By Clayton Browne
Cisco (NASDAQ:CSCO) knows servers. Cisco is a successful and well-known manufacturer of network hardware such as switchers and routers. However, anticipating a cyclical slump in network hardware, Cisco execs made the decision to enter the highly competitive server market back in 2009. Analysts and pundits questioned the move at the time, but almost five years later, it's becoming pretty clear that it was a good decision.
In Cisco's most recent quarterly report, it reported the data center group (ie, the server business) revenues were up by 30% over the last three months. Data from a number of industry analysts also show that the networking giant is significantly growing its share of the server market.
The good news about server sales comes as Cisco's other divisions are not performing as well. The company reported in its August earnings that revenue from switchers was off by 4%. Routing gear also was down by a worrisome 7%.
Cisco racking up server market share
Hewlett-Packard (NYSE:HPQ) is currently the largest server manufacturer, holding a 25% share of the global market, but it only saw server revenue growth of 4% in the second quarter, per IDC. Server revenue at IBM also declined 10.2% and Dell's server sales were down by 6.5%.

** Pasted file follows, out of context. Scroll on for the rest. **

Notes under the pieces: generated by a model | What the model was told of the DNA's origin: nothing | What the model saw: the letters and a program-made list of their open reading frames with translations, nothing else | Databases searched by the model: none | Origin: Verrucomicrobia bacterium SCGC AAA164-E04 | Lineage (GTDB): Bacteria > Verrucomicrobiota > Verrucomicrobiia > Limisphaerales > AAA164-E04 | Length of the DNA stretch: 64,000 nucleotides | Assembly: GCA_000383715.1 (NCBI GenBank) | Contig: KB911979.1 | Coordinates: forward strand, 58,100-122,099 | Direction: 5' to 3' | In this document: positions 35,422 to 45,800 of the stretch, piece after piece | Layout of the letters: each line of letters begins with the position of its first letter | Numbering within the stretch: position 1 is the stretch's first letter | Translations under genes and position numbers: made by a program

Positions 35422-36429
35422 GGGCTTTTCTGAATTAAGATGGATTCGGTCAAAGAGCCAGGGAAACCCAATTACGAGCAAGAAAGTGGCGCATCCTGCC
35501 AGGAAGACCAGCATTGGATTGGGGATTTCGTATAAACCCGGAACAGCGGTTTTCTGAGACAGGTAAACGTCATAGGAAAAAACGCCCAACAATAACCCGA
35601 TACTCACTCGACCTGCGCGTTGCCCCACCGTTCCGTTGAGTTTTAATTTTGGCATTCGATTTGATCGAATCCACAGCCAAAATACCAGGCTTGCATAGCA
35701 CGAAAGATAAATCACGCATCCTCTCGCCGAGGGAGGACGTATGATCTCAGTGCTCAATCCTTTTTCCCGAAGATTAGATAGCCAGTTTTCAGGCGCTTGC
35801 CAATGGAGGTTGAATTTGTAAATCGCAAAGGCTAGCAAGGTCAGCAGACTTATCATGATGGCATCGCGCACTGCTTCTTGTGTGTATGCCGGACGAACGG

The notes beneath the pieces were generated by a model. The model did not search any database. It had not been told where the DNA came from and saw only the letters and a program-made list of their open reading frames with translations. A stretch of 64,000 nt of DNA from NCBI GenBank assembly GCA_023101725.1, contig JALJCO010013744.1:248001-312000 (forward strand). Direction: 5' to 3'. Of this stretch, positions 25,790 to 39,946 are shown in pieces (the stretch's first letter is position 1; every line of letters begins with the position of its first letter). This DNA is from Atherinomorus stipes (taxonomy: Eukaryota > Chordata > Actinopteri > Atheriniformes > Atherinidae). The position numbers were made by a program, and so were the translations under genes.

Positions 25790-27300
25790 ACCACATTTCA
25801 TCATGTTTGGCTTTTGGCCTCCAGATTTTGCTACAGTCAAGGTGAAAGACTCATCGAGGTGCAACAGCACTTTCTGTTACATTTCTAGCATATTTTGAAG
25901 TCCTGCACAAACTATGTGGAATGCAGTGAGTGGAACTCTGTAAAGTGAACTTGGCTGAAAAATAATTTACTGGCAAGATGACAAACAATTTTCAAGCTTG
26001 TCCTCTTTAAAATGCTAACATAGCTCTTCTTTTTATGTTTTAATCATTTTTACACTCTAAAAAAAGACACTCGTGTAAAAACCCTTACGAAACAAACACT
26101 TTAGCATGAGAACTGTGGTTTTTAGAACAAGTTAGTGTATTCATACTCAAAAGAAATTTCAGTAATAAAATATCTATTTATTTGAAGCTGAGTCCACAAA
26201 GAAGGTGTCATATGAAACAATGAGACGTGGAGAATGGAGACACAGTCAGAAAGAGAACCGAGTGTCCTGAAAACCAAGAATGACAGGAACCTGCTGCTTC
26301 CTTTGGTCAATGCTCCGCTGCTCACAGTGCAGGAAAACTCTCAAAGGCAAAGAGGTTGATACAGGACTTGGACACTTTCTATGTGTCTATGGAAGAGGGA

Cisco is currently ranked No. 5 among server manufacturers, with just 5.8% of global server sales. However, the firm's 35.4% revenue growth year-over-year means more than a percentage point gain in overall market share.
But Cisco's management isn't content, and the firm is expanding out of its blade server comfort zone to offer a variety of "down market" rack servers that are typically preferred by large and small Web companies and cloud-computing services.
Statement from Cisco
Moreover, Cisco is clearly serious about its foray into servers. "Our goal is to be No. 1 in computing worldwide," said Paul Perez, vice president and general manager of the unified computing system division in a recent interview.